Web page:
First known for making disturbing documentaries that freely intermingled stark realism with a surrealistic edge, Georges Franju went on to use similar techniques for several haunting feature films. Co-founding the world-renowned Cinématheque Française with Henri Langlois provided Franju with his second claim to fame.
Before entering French cinema, Franju worked for an insurance company and in a noodle factory before doing a military stint in Algeria. Discharged in 1932, Franju studied to become a set designer and later created backdrops for music halls such as the Casino de Paris and the Folles Bergére. Two years later, he teamed up with Henri Langlois to make Le Metro, a short 16 mm film. He also created a short-lived film magazine and in 1935, using 500 francs borrowed from Langlois' parents, created a film club, Le Cercle du Cinéma, where the two showed silent movies from their private collection. From this club, Franju and Langlois founded the Cinématheque Française in 1937. In 1938, Franju became the executive secretary of the International Federation of Film Archives (FIAF), a post he held through WWII. In 1945, Franju was appointed secretary of Jean Painleve's Institut de Cinematographie Scientifique.
In 1949, Franju began the series of nine documentary films for which he became internationally famous. From the beginning, the novice director rejected the notion of objectivity in making documentaries. To Franju, a documentary was personal and reflected the views of its maker. Even the most innocent-seeming of Franju's subsequent works would have underlying themes of social protest or outrage, tempered with the filmmakers innate sense of poetry. The Nazi occupation of Paris and the hasty build-up of industrialism following the war would profoundly affect Franju's early works. His first documentary, Le Sang des Bêtes (The Blood of Beasts) (1949), painted a horrific picture of daily business inside a Paris slaughterhouse. Heavily influenced by German expressionism, but simultaneously brutally realistic, the work contained some of the most disturbing scenes of animal cruelty on film and yet, paradoxically tempered them with a certain compassion and grace thereby creating a form unique to French cinema. Some critics have pointed out that the scenes of animals moving in lines towards certain death were subtle references to the Nazi death camps. Indeed, though Franju's early works are hailed as precursors of the Nouvelle Vague movement of the late '40s and '50s, Franju himself avoided labeling his work. His third film, Hôtel des Invalides (1952), examined life inside an infamous national veterans hospital. Commissioned by the French government to pay tribute to the hospital and the War Museum, the film is considered Franju's most subtle and powerful indictment against the glorification of militarism, a feat he accomplished by alternating scenes of proud warrior's icons and monuments with heart-wrenching sequences of actual survivors in all their grim disfigurement and ruin. Franju later called it the favorite of his three "slaughter" films, the second of which was another government commissioned film, En Passant par la Lorraine (Passing By the Lorraine) (1950). This was supposed to be a celebration of Monnet's plan to modernize French industry, but in Franju's hands it became a look at the ugliness spewing forth from monstrous factories. His subsequent documentaries, especially the commissioned ones, while perhaps not as shocking, were just as subversive. Several of these films contained dramatized sequences as exemplified in Mon Chien (My Dog) (1955), a look at the grim fate of abandoned dogs in Paris.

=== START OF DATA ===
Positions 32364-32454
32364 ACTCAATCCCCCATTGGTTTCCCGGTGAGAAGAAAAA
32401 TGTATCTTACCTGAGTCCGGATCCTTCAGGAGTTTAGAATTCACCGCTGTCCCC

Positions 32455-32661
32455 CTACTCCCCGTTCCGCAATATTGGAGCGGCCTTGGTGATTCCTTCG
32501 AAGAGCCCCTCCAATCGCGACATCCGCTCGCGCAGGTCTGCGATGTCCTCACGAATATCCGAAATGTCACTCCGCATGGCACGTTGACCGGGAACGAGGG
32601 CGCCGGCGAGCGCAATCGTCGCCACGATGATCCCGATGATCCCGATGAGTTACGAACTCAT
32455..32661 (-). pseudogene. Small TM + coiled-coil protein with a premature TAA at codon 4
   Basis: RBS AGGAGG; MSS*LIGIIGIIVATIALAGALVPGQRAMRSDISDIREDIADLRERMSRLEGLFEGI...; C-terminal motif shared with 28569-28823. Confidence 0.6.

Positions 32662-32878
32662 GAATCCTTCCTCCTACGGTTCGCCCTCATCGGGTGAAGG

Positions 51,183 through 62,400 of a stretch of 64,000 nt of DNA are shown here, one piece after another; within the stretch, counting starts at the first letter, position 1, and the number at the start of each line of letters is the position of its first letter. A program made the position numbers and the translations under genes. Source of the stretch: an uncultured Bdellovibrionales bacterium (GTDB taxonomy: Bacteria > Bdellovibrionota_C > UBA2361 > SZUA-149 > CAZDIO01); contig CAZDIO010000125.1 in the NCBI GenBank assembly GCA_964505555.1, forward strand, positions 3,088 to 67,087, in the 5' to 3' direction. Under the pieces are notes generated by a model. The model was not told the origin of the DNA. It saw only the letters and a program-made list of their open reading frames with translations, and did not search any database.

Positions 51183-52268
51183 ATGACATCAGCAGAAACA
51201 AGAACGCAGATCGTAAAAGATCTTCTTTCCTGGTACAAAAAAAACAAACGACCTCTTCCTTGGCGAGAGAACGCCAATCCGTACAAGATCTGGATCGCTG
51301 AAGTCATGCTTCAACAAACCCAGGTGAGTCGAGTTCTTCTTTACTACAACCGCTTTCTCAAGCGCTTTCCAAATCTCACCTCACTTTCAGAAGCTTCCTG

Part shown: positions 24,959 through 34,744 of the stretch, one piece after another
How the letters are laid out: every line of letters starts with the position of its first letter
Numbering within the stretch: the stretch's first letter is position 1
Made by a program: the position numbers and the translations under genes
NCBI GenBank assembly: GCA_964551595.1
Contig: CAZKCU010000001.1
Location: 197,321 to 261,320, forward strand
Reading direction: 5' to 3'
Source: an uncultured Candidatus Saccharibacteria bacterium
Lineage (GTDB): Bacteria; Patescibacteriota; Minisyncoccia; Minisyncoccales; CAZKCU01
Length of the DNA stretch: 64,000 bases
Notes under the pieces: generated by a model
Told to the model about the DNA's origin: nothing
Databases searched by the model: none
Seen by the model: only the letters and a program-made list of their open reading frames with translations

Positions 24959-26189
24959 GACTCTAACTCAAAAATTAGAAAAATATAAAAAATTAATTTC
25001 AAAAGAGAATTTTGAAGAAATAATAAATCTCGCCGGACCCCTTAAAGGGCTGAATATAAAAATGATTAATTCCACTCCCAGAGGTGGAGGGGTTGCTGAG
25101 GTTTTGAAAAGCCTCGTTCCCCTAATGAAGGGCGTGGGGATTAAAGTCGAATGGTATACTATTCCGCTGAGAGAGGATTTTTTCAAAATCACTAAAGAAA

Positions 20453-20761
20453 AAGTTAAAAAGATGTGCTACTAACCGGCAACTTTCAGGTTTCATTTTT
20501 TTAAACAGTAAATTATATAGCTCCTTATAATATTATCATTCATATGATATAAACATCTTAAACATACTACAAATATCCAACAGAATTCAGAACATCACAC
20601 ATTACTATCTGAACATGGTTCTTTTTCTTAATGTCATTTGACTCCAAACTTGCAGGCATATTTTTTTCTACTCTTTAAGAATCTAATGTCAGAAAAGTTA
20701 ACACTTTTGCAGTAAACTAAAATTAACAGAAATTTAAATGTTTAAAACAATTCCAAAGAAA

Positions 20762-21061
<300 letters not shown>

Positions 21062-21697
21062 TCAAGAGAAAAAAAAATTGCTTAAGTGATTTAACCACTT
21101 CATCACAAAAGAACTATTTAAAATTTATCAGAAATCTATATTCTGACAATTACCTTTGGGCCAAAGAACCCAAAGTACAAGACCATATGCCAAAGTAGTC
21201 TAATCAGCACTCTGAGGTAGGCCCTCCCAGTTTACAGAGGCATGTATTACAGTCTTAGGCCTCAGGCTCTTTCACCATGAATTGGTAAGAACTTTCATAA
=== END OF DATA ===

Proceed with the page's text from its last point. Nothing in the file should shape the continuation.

Beginning with La Tete Contre les Murs (The Keepers) (1958), Franju turned toward fully fictional films. Unlike his documentaries, which were forums for Franju's angry world views, these movies both stylistically and thematically were loving tributes to his favorite filmmakers of the past. His lyrical hor